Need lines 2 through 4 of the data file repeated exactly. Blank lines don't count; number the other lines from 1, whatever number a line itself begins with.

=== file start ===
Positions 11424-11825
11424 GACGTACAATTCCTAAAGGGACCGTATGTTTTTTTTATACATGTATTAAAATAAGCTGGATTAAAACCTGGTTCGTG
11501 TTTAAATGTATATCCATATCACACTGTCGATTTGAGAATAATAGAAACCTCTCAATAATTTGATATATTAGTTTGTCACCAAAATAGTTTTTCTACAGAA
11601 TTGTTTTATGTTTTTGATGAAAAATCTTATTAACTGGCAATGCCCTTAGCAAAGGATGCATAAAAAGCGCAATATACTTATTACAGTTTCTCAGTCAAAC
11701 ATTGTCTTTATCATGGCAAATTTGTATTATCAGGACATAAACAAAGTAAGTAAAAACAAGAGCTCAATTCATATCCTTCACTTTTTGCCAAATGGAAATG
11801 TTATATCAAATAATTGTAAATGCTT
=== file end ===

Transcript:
11424 GACGTACAATTCCTAAAGGGACCGTATGTTTTTTTTATACATGTATTAAAATAAGCTGGATTAAAACCTGGTTCGTG
11501 TTTAAATGTATATCCATATCACACTGTCGATTTGAGAATAATAGAAACCTCTCAATAATTTGATATATTAGTTTGTCACCAAAATAGTTTTTCTACAGAA
11601 TTGTTTTATGTTTTTGATGAAAAATCTTATTAACTGGCAATGCCCTTAGCAAAGGATGCATAAAAAGCGCAATATACTTATTACAGTTTCTCAGTCAAAC